World-first Global Period Poverty forum to launch in Brisbane
26 May 2022 at 4:36 pm
Period poverty was a little known issue in Australia until Share the Dignity founder Rochelle Courtenay raised its profile. Now she’s going global.
Share the Dignity, a not for profit focused on eradicating period shame, boosting education around menstrual cycles and providing sanitary products to those who cannot access them, is launching a world-first global forum on period poverty.
The forum, titled Global Period Poverty Forum (GPPF), will take place in Brisbane on 10-12 October this year.
Impactors in the field from around the world will converge to share experiences and approaches and to create a global goal to be achieved over a two year time-frame, with the second forum already earmarked to go ahead in Singapore in 2024.
Managing director for Share the Dignity Rochelle Courtenay said as the global network has become larger, and research has grown, it has become practical to create a forum, with the GPPF to be a bi-annual event.
“The goal of our first forum is to set a global goal together, to share research and advocacy strategies as well as pool resources to eliminate this as an issue,” she said.
Courtenay explained that she often mentors other impactors in the field globally.
“I would be speaking to an impactor, say, in Uganda, and I often heard them saying, ‘oh, if only I had spoken to you two years ago’,” she said.
“There were many such conversations and it was at that juncture that I realised we all needed to come together to pool knowledge resources and have a more global approach.”
Share the Dignity was launched in Australia in 2015 and since then has collected over 721,000 #ItsInTheBag donations for women, girls and those who menstruate in need of help.
The charity has donated over 3.4 million period products (pads and tampons) to people experiencing period poverty as well as delivering 11,800 reusable period products to girls and women in need.
Share the Dignity is also responsible for the most research on the issue globally, with the most recent research completed in August 2021 in-conjunction with Swinburne University.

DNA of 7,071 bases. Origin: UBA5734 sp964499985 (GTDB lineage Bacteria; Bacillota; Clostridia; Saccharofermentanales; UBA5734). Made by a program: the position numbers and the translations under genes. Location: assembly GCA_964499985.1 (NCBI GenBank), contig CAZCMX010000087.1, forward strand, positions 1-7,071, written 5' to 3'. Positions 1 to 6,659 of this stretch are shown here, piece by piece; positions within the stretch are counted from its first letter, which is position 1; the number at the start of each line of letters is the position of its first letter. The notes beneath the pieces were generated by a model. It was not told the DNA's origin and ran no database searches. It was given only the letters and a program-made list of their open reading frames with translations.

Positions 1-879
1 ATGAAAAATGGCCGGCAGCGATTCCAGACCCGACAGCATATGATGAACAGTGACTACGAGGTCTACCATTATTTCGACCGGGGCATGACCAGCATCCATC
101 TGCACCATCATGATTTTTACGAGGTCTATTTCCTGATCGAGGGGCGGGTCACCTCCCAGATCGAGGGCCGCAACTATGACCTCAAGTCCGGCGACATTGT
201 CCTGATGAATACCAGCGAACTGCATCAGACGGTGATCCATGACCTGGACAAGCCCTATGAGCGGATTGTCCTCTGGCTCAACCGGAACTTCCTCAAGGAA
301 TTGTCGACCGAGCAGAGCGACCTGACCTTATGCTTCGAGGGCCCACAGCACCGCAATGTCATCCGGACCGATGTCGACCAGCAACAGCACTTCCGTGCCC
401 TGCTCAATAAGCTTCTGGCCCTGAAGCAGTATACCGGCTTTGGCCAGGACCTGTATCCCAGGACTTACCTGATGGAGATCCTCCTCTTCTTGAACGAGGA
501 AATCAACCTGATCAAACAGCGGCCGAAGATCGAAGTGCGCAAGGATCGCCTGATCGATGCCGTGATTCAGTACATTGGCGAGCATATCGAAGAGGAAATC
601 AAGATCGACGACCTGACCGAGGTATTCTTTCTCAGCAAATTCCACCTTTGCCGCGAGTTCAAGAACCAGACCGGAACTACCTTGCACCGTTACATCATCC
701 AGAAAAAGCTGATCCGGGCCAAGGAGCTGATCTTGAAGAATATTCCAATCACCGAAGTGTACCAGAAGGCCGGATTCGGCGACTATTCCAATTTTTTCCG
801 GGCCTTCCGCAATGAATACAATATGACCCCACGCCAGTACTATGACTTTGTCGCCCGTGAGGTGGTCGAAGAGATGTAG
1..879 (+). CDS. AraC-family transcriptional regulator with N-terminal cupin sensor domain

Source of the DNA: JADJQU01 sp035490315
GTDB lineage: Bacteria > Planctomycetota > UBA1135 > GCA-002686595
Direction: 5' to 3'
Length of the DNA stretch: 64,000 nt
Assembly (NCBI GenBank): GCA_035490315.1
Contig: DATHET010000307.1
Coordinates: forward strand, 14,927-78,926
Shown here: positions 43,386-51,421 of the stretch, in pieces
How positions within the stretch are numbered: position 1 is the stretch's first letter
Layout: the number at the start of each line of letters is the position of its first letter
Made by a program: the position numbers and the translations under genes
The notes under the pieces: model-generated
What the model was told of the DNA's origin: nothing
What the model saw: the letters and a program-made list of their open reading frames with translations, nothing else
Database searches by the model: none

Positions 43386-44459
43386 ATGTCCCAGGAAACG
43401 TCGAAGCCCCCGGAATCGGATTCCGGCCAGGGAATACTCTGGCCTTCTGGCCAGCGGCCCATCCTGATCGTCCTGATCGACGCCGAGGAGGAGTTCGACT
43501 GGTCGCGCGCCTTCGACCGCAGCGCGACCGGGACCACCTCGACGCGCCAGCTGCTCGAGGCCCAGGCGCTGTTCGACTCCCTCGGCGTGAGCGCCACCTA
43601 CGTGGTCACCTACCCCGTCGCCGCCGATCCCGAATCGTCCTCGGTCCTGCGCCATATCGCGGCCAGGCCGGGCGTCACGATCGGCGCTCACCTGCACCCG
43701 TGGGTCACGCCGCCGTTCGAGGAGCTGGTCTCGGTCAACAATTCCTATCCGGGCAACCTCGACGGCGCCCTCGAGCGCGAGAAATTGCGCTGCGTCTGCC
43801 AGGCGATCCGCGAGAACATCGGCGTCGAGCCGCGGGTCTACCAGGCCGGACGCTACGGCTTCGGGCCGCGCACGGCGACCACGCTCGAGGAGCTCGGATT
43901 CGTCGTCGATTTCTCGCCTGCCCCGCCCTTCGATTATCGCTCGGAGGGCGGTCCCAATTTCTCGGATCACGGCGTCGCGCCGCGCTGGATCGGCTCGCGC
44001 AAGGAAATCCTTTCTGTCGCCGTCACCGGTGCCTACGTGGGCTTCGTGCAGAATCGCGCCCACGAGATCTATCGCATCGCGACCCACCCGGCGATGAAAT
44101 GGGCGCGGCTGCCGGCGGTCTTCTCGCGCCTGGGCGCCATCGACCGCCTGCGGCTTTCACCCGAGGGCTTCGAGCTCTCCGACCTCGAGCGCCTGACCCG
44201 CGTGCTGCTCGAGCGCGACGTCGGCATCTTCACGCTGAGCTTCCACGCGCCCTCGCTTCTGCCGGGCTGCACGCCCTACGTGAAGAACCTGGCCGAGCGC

Most famously, the not-for-profit helped successfully lobby to remove the infamous “tampon tax” in Australia. There has been no goods and services tax attached to sanitary products in Australia since January 2019.
Courtenay explained that only Australia, Canada and France have achieved this, and said much needs to be done to ensure sanitary products are tax-free and as affordable and accessible as possible around the world.
GPPF speaker Tina Leslie, founder of Freedom4Girls UK, said it would be ground-breaking to have so many passionate people from across the globe in one room.
“The forum is fantastic news to all of us who fight for the menstrual equity of the people we support,” Leslie said.
“I truly believe we all need to keep the issue of period poverty on the worldwide agenda for governments and policy decision makers, and I believe this forum will be a force to be reckoned with.”
Over 450 in-person delegates from around the world will be present with 42 speakers from countries such as Uganda, Kenya, Japan, the United Kingdom and the United States attending.
Danika Revell, co-founder and CEO of The Period Place and another GPPF speaker, added that the forum would equip changemakers with the knowledge, inspiration and tools to make a real, on the ground difference.
“It frustrates me that something as simple as a pad is out of reach for so many people with periods, and I swore I’d make it my life’s work to end it in Aotearoa,” Revell said.
Speakers at the forum include CEO of Jayashree Industries Dr Arunachalam Muruganantham; Canada Research Chair of Global Health and Social Justice with Marginalised Populations, Dr Carmen Logie; and researcher at the Burnett Institute, Dr Julie Hennegan.
Hennegan, an Australian period poverty researcher, will discuss what is known and what needs further research in the field.
For more information go to Share the Dignity: Global Period Poverty Forum.